Guarding Sovereignty

by December 10, 2023

The UWI Vice-Chancellor’s Forum examines the Political and Legal Issues arising from the Guyana/Venezuela Border Controversy.

Upcoming instalment of The University of the West Indies (UWI) Vice-Chancellor’s Forum will examine the political and legal issues arising from the Guyana/Venezuela Border Controversy. The UWI, with its expertise from the Faculty of Law and Faculty of Social Sciences is well placed to lead with its voice on the controversy and share views on how the issue might be resolved.

Themed, “Guarding Sovereignty”, the virtual event to be carried live on UWItv’s website on Tuesday, December 12, 2023, starts at 6:30 p.m. (AST/Eastern Caribbean) | 5:30 p.m. (EST/Jamaica).

The presentation, which is a collaborative undertaking of the Office of the Vice-Chancellor and the Faculties of Law and Social Sciences at The UWI Cave Hill Campus, will be moderated by Professor Cynthia Barrow-Giles, Professor of Constitutional Governance and Politics at The UWI Cave Hill Campus. The forum’s panellists include The Honourable Mohabir Anil Nandlall M.P., S.C., Attorney-General, Minister of Legal Affairs and Member of the Parliament of Guyana; Ambassador Riyad Insanally, Senior Fellow, Caribbean Initiative of the Atlantic Council’s Adrienne Arsht Center for Latin America;  Professor Anthony Bryan, Founder and Co-Director, Caribbean Policy Consortium; Professor Ivelaw Lloyd Griffith, Senior Associate, Center for Strategic and International Studies; Dr. Duane Edwards, Senior Lecturer, Department of Sociology, University of Guyana; and Mrs. Nicole Foster, Law Lecturer, Faculty of Law, The UWI Cave Hill Campus.

The Guyana/Venezuela controversy is as much a political issue as it is a legal one. The controversy involves territorial sovereignty which is an essential foundation of international relations and the demarcation of territorial borders of states. It also lays bare the various methods by which territorial disputes are resolved internationally such as arbitration, mediation, and judicial settlement before the International Court of Justice.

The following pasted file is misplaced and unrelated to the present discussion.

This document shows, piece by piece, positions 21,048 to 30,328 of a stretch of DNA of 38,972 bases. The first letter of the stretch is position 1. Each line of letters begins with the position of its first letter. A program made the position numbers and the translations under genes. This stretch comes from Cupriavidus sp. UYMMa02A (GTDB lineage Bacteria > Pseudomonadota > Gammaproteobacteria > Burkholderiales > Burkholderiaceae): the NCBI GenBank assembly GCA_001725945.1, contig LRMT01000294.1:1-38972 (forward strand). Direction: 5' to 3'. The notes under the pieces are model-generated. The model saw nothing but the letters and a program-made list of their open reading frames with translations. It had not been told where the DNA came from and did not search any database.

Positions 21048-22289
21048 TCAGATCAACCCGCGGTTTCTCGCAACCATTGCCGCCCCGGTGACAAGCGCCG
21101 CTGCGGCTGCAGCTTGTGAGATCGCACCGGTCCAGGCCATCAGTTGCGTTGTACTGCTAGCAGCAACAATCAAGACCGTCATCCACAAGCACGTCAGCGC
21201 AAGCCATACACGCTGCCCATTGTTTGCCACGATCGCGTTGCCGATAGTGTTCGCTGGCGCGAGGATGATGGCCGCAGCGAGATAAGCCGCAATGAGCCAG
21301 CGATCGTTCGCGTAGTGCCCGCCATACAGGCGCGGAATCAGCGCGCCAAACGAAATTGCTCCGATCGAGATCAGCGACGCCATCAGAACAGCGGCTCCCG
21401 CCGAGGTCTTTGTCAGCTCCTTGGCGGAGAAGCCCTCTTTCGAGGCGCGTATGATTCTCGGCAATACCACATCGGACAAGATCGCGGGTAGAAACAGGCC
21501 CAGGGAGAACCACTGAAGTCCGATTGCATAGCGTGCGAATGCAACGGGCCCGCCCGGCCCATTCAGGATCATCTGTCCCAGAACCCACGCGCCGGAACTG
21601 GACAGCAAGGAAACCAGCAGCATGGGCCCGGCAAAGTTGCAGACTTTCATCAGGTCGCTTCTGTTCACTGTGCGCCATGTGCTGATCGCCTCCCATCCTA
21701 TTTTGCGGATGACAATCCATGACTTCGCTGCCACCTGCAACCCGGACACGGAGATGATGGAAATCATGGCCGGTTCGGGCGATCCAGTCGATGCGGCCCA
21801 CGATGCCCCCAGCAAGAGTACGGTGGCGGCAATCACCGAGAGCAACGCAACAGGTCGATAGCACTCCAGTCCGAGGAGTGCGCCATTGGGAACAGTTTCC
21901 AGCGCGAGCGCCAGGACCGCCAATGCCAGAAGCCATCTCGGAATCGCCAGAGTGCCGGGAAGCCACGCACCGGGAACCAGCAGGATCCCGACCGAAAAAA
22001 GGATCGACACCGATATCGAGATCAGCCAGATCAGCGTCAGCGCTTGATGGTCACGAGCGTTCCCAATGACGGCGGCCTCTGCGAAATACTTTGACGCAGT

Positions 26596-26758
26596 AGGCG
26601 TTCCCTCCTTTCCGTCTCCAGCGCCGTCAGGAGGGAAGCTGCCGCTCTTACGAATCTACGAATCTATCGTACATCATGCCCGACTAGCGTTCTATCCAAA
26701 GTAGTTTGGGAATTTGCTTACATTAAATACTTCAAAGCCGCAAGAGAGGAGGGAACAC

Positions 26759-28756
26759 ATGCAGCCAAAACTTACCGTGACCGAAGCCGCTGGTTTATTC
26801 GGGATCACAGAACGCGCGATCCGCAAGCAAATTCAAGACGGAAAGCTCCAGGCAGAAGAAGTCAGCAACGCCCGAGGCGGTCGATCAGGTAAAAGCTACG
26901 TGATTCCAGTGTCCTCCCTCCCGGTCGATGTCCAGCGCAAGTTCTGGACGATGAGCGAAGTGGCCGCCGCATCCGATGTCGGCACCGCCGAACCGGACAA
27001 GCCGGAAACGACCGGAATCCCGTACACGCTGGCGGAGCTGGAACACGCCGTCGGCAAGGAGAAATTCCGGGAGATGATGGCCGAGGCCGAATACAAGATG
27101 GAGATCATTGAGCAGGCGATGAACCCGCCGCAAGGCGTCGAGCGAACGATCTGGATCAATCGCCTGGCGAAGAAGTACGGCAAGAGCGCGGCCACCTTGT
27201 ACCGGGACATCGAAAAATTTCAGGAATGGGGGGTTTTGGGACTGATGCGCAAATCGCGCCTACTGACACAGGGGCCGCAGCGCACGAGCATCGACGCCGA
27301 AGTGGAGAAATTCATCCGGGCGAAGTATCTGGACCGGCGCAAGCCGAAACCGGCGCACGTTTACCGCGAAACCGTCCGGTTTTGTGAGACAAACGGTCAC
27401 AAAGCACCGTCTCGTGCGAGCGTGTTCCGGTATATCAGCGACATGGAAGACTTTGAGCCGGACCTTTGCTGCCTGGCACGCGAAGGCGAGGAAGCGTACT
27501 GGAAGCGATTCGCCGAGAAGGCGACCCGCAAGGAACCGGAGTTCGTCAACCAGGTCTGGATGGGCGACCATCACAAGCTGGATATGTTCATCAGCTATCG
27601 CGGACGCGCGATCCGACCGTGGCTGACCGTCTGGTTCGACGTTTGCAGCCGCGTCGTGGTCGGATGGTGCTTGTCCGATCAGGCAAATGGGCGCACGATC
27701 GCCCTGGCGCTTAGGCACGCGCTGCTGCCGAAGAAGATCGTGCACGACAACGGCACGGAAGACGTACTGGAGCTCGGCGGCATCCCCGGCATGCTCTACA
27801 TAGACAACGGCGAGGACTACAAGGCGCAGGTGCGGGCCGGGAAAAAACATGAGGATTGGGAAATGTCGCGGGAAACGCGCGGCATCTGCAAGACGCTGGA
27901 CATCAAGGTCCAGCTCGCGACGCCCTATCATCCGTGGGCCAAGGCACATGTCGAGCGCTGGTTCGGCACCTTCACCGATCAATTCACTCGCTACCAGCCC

An Arbitral Award dated October 3, 1899 (the 1899 Award) settled the boundary-line between Guyana (then a British colony), and Venezuela. The 1899 Award granted the entire mouth of the Orinoco River and the land on either side to Venezuela; it granted to the United Kingdom the land to the east extending to the Essequibo River. In 1962 Venezuela repudiated the 1899 Award alleging it was a political transaction carried out behind its back.

A 1966 Agreement signed between Guyana, Venezuela, and the United Kingdom in Geneva (the Geneva Agreement) established a Mixed Commission to seek a settlement of the controversy between the parties. Since there was no significant progress made toward arriving at a full agreement for the solution to the controversy, in 2018, the United National Secretary-General chose the International Court of Justice (ICJ) to resolve the controversy.

Though Venezuela disputed the ICJ jurisdiction, in a judgment dated December 18, 2020, the ICJ decided that it has jurisdiction to entertain Guyana’s application concerning the validity of the 1899 Award and the related question of the definitive settlement of the land boundary dispute between the two countries.

Venezuela also objected that Guyana has no standing to bring the application before the ICJ. In a judgment dated April 6 2023, the ICJ held that the practice of the parties to the Geneva Agreement demonstrates their agreement that the dispute could be settled without the involvement of the United Kingdom.

Following the decision of Venezuela to hold a referendum on December 3, 2023 to ascertain its citizens’ opinion on whether it should create a new “state” in Essequibo, Guyana sought provisional measures before the ICJ. On November 28, 2023, the ICJ held unanimously that (1) Pending a final decision in the case, Venezuela shall refrain from taking any action which would modify the situation that currently prevails in the territory in dispute, whereby Guyana administers and exercises control over that area; (2) Both Parties shall refrain from any action which might aggravate or extend the dispute before the ICJ or make it more difficult to resolve.